Gutfeld: Islamists don't need movie to hate America

Mobs attack Americans in Libya, Egypt


This is a rush transcript from "The Five," September 12, 2012. This copy may not be in its final form and may be updated.

GREG GUTFELD, CO-HOST: So, some media hacks really believe a video sparked the attacks on our embassies. They even want to try the filmmakers for murder. So, once again, their overarching concern is for causes of Muslim rage, rather than the rage, itself. But we know there's no justification for the ravages of savages, and to think a movie sparked the violence is irrelevant.

By the way, I hate the phrase "spark." If something sparked an assault, you would assume it would not happen on the solemn day that commemorates the most devastating tragedy sparked by Islamic extremists. If you believe that's a coincidence, I have a mosque downtown I'd like to sell you.

These media people are delusional. We are the spark. Our existence, our way of life is one long spark. They want to extinguish that spark.

We're reminded by our leaders to reject denigration of religion. But Christians are the butt of jokes by lazy comics and are killed in places where jokes don't suffice. So, we only respect the denigration of one religion because we're scared.

So, we need to start worrying about what sparks what and focus on what protecting our citizens from this prehistoric evil.

As Hillary Clinton said, these acts are confounding. True, it is confounding how unprotected our embassies are. What's not confounding are the attackers' motives. They hate us.

Saying violence is no way to honor to religion to extremists, you might as well say, a fish is no way to honor a bicycle. Evil only understands death.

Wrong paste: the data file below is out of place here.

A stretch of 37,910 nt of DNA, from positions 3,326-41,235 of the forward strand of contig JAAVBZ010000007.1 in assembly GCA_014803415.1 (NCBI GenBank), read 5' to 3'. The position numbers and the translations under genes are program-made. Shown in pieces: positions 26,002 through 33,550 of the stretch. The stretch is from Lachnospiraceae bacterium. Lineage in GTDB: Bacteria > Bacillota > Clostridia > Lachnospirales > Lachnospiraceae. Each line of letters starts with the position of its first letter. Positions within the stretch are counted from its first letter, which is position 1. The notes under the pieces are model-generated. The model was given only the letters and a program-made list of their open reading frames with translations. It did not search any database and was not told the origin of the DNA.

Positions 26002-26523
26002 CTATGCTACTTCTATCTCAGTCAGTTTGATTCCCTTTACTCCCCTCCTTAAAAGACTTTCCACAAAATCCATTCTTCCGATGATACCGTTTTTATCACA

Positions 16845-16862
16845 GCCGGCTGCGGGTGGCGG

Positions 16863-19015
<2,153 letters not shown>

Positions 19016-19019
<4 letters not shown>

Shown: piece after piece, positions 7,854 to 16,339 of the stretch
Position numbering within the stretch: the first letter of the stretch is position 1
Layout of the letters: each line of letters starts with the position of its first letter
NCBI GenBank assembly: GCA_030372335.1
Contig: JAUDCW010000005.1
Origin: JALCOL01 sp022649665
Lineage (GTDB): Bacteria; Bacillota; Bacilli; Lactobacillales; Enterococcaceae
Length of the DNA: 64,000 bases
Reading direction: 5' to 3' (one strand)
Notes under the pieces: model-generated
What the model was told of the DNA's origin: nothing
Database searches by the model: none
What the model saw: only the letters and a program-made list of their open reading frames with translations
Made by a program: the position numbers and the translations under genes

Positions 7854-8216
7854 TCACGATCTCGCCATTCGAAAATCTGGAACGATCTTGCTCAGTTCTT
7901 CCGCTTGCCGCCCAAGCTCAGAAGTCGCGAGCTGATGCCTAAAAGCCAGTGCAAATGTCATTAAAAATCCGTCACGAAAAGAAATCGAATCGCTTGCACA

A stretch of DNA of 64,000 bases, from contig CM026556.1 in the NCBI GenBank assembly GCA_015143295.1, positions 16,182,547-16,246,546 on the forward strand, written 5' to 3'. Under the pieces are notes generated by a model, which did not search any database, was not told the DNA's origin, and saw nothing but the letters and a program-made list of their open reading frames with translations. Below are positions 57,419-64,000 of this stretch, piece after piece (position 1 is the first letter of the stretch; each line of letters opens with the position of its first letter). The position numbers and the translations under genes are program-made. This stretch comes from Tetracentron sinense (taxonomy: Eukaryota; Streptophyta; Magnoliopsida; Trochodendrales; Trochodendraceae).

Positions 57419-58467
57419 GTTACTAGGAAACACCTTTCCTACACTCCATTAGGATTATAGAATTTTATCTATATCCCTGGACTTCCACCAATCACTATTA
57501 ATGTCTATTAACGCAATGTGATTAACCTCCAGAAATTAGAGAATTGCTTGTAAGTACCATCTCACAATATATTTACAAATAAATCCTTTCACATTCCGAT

This -- do you have -- does anybody believe for a minute that was not planned?


ERIC BOLLING, CO-HOST: Could I throw something out here? Two o'clock in the morning, we found out the embassy was attacked with RPGs and we lost the ambassador. I went to YouTube to see this film, the 13:51 trailer of a film. It only had a few thousand views at the time. There would probably be more people attacking the embassy than actually viewed that film.

This was more than just a reaction to a film. This -- as you pointed out, Greg, they hate us. This is a way of life.

When the Giants win, there is a whole bunch of New Yorkers who go crazy when the Giants win. It felt like the same mob mentality, the same we hate them, let's get them, here's an opportunity to do that.

GUTFELD: Yes. Andrea, we have seen Theo Van Gogh was murdered for writing something that was anti-Islamic. The cartoonist who started to draw Muhammad had to go in hiding. We treat Muslim religion differently because we're terrified of them.

ANDREA TANTAROS, CO-HOST: Right. They'll use a cartoon, they'll use a video or they will use nothing. Don't forget the British embassy was attacked this summer. There wasn't anything that's supposedly that you said sparked that. They hate us.

And we sat around the table yesterday on 9/11 and we said they will continue to go after us and they will continue to kill us. That's why when we hear folks from the administration say there is no War on Terror, it's very, very upsetting. And the more we apologize, the worse it gets.

Greg, they don't care if we say we're sorry, they don't care if we stand up and say the First Amendment, they don't care. They don't respect our values and they will continue to kill us.

That's why it's very disappointing when you have the United States come out first and say, we're very sorry that you upset you, or we did something wrong That should not be the response.

BOB BECKEL, CO-HOST: Wait a minute. I was in Iran with the last congressional delegation we took there when Bakhtiar was the president, before he was ousted and Khomeini came back in the country.

We looked out the window from the Intercontinental Hotel and there were 200,000 screaming radical Muslims. It's a frightening thing. We got out of there as fast as we could.